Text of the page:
Commentary

Irrational Exuberance Won’t Save Social Security

By Andrew G. Biggs
February 24, 2000
Federal Reserve Board Chairman Alan Greenspan warned against letting “irrational exuberance” cause us to ignore stock market fundamentals, and we should be also careful that today’s booming economy doesn’t make us ignore the fundamentals of Social Security and wishfully conclude that the system does not face a crisis after all. Some commentators have gotten great publicity by doing just that. The status quo faithful, led by Dean Baker and Mark Weisbrot of the Economic Policy Institute, claim that “any shortfall that Social Security may have in the future can result only from a dismal economic performance.” If economic growth exceeds the low 1.7 percent annual rate projected by Social Security’s Board of Trustees, they say, “the Social Security system will be solvent into the stratosphere of America’s science-fiction future.” But close examination shows how irrational this exuberance is.

Social Security’s trustees predict low economic growth not because American workers will suddenly become unproductive — in fact, the trustees actually predict that future wages will grow at twice the 1975-95 rate — but because low birth rates and retiring Baby Boomers will slow the growth of the labor force. Not enough workers equals not enough economic growth. But Baker and Weisbrot, authors of Social Security: The Phony Crisis, believe the economy will grow faster. Faster growth means higher wages, and higher wages generate more tax revenue to pay benefits. Voila! Crisis averted.

The truth is that, regardless of economic growth, Social Security promises more than it can pay. Here’s why. Social Security pays benefits with money it collects from a payroll tax of 12.4 percent on wages up to a ceiling of $76,200. But income tax return data collected by the Congressional Budget Office show that 79 percent of income growth from 1993 to 1996 went to individuals earning more than the payroll tax ceiling. In other words, most of the economic growth in recent years hasn’t added a red cent to Social Security — it simply passes it by. Baker and Weisbrot should know that, since their organization recently released a report decrying income inequality in the 1990s.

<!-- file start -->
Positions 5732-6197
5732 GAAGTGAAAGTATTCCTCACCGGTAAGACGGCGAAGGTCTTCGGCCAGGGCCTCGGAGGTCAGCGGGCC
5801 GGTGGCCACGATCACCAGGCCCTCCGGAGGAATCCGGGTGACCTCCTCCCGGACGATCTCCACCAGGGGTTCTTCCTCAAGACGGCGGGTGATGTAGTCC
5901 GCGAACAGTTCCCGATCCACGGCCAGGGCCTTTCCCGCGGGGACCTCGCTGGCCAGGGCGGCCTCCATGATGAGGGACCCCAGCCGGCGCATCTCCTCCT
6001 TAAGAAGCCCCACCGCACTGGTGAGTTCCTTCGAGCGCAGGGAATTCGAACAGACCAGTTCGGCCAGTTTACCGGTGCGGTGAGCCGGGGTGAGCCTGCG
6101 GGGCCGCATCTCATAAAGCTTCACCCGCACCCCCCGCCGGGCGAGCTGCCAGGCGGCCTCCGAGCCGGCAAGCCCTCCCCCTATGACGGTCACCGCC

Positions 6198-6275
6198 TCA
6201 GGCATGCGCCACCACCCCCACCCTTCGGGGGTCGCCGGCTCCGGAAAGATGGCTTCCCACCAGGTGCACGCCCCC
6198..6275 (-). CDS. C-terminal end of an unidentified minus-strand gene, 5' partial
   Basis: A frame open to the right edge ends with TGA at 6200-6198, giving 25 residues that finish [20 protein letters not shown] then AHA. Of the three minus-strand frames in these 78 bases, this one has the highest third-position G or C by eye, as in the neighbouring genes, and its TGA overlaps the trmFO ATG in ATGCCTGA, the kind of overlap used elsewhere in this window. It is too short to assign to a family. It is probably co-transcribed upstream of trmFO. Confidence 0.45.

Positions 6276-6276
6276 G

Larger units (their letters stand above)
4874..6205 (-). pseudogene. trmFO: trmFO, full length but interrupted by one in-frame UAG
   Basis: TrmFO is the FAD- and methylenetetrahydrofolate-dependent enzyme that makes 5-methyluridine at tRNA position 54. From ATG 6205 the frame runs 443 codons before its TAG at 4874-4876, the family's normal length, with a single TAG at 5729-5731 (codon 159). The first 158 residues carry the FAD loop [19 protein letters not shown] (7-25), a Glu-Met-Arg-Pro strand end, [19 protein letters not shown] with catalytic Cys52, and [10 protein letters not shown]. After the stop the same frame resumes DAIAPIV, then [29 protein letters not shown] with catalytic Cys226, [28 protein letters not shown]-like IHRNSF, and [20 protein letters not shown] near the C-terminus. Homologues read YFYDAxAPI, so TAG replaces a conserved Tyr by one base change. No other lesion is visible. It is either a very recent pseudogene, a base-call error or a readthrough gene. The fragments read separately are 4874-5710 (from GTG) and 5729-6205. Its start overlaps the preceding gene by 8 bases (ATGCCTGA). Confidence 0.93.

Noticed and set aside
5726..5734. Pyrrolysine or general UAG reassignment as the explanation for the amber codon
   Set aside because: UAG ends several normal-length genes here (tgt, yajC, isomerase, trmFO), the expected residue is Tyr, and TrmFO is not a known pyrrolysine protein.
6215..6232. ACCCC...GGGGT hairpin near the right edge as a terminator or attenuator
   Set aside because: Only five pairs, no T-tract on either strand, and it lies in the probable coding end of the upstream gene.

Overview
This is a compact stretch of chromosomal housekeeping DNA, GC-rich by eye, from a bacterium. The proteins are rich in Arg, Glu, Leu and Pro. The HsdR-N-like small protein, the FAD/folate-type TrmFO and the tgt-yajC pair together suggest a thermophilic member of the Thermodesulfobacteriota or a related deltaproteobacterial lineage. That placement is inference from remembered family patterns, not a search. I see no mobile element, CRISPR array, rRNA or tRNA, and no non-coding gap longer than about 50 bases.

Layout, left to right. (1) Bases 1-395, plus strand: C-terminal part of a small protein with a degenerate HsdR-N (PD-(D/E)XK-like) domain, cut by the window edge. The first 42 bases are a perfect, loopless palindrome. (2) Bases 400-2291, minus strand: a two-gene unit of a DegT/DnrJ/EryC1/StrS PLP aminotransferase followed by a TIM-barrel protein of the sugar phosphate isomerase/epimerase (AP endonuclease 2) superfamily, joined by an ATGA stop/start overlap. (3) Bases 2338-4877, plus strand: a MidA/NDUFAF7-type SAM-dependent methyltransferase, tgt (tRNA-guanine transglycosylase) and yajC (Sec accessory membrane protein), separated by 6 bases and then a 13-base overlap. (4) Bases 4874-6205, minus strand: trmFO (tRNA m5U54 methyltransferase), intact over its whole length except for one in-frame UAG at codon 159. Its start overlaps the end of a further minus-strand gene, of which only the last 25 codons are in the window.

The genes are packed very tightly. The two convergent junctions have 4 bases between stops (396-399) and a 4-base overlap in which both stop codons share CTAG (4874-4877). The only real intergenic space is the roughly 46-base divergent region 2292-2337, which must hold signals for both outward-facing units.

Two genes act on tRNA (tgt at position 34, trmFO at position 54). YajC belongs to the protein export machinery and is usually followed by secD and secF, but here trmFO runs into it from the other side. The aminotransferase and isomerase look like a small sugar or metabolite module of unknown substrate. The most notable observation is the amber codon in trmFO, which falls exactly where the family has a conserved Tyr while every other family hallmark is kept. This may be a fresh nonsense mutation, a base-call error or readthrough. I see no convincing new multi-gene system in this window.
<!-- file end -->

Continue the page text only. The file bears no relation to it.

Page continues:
But let’s assume the future will be different. Economic growth will increase and most wage gains will go to people who earn less than the payroll tax salary ceiling. Guess what? Even under that unlikely scenario, economic growth won’t save Social Security. Why? Because each year the benefits a new retiree receives increase according to wage growth. Wage growth increases the money coming into Social Security, but it also increases the amount going out. (Benefits following retirement rise annually according to inflation.) Over the long run, it’s a wash.

Social Security’s real problem isn’t economic, it’s demographic. From 1970 to 1995, the working-age population grew by 1.5 percent annually and the retiree population by 2 percent. But from 2015 to 2040, the working population will increase by only 0.2 percent annually while the retiree population grows by 2.2 percent. In a pay-as-you-go system, slow labor force growth is a recipe for disaster.

The solution isn’t to increase the labor force; it is to make each person’s payroll taxes work harder. Investing payroll taxes in stocks and bonds through personal retirement accounts could help pay full promised benefits without a tax hike or an increase in the retirement age, while giving workers a legal right to their benefits and a bequest to leave to their heirs. And even if economic growth won’t help Social Security, Social Security privatization could give a big boost to economic growth. Harvard economist Martin Feldstein calls privatization “the $10 trillion opportunity,” because of the 5 percent increase in economic growth privatization would bring each year.

We may be in a New Economy, but the old rules set up more than 60 years ago still apply to Social Security. Unless we privatize, payroll taxes must rise by 50 percent or benefits must be cut by one-third. Irrational exuberance can’t change that.

Andrew G. Biggs is a Social Security analyst at the Cato Institute.